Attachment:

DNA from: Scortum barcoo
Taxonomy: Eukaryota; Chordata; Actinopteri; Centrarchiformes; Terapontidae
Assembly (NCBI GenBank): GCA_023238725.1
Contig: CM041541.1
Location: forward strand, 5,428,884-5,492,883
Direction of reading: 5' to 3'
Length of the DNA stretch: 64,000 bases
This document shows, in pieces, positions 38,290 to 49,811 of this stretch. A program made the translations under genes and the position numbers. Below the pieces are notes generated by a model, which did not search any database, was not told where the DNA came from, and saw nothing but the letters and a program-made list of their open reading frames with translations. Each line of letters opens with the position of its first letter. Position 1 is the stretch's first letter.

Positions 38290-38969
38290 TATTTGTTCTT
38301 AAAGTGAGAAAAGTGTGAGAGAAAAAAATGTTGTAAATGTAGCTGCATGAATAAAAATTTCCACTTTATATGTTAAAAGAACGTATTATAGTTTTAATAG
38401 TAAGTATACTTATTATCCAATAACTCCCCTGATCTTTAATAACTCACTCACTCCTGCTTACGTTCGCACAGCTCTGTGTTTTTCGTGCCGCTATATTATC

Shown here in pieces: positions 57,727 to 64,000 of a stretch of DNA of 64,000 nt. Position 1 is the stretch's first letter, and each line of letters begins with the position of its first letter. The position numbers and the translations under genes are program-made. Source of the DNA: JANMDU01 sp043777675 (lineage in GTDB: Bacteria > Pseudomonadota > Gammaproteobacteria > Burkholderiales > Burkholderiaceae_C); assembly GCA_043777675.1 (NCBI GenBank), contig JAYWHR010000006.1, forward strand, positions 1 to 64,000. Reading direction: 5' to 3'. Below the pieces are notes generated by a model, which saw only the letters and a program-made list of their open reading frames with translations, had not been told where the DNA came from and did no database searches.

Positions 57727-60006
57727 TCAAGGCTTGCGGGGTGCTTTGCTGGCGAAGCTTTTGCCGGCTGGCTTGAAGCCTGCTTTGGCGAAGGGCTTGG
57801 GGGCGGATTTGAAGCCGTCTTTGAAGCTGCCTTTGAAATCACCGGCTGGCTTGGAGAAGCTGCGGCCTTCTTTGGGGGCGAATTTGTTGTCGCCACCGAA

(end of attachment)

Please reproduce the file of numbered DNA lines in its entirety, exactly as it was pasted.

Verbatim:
DNA from: Scortum barcoo
Taxonomy: Eukaryota; Chordata; Actinopteri; Centrarchiformes; Terapontidae
Assembly (NCBI GenBank): GCA_023238725.1
Contig: CM041541.1
Location: forward strand, 5,428,884-5,492,883
Direction of reading: 5' to 3'
Length of the DNA stretch: 64,000 bases
This document shows, in pieces, positions 38,290 to 49,811 of this stretch. A program made the translations under genes and the position numbers. Below the pieces are notes generated by a model, which did not search any database, was not told where the DNA came from, and saw nothing but the letters and a program-made list of their open reading frames with translations. Each line of letters opens with the position of its first letter. Position 1 is the stretch's first letter.

Positions 38290-38969
38290 TATTTGTTCTT
38301 AAAGTGAGAAAAGTGTGAGAGAAAAAAATGTTGTAAATGTAGCTGCATGAATAAAAATTTCCACTTTATATGTTAAAAGAACGTATTATAGTTTTAATAG
38401 TAAGTATACTTATTATCCAATAACTCCCCTGATCTTTAATAACTCACTCACTCCTGCTTACGTTCGCACAGCTCTGTGTTTTTCGTGCCGCTATATTATC

Shown here in pieces: positions 57,727 to 64,000 of a stretch of DNA of 64,000 nt. Position 1 is the stretch's first letter, and each line of letters begins with the position of its first letter. The position numbers and the translations under genes are program-made. Source of the DNA: JANMDU01 sp043777675 (lineage in GTDB: Bacteria > Pseudomonadota > Gammaproteobacteria > Burkholderiales > Burkholderiaceae_C); assembly GCA_043777675.1 (NCBI GenBank), contig JAYWHR010000006.1, forward strand, positions 1 to 64,000. Reading direction: 5' to 3'. Below the pieces are notes generated by a model, which saw only the letters and a program-made list of their open reading frames with translations, had not been told where the DNA came from and did no database searches.

Positions 57727-60006
57727 TCAAGGCTTGCGGGGTGCTTTGCTGGCGAAGCTTTTGCCGGCTGGCTTGAAGCCTGCTTTGGCGAAGGGCTTGG
57801 GGGCGGATTTGAAGCCGTCTTTGAAGCTGCCTTTGAAATCACCGGCTGGCTTGGAGAAGCTGCGGCCTTCTTTGGGGGCGAATTTGTTGTCGCCACCGAA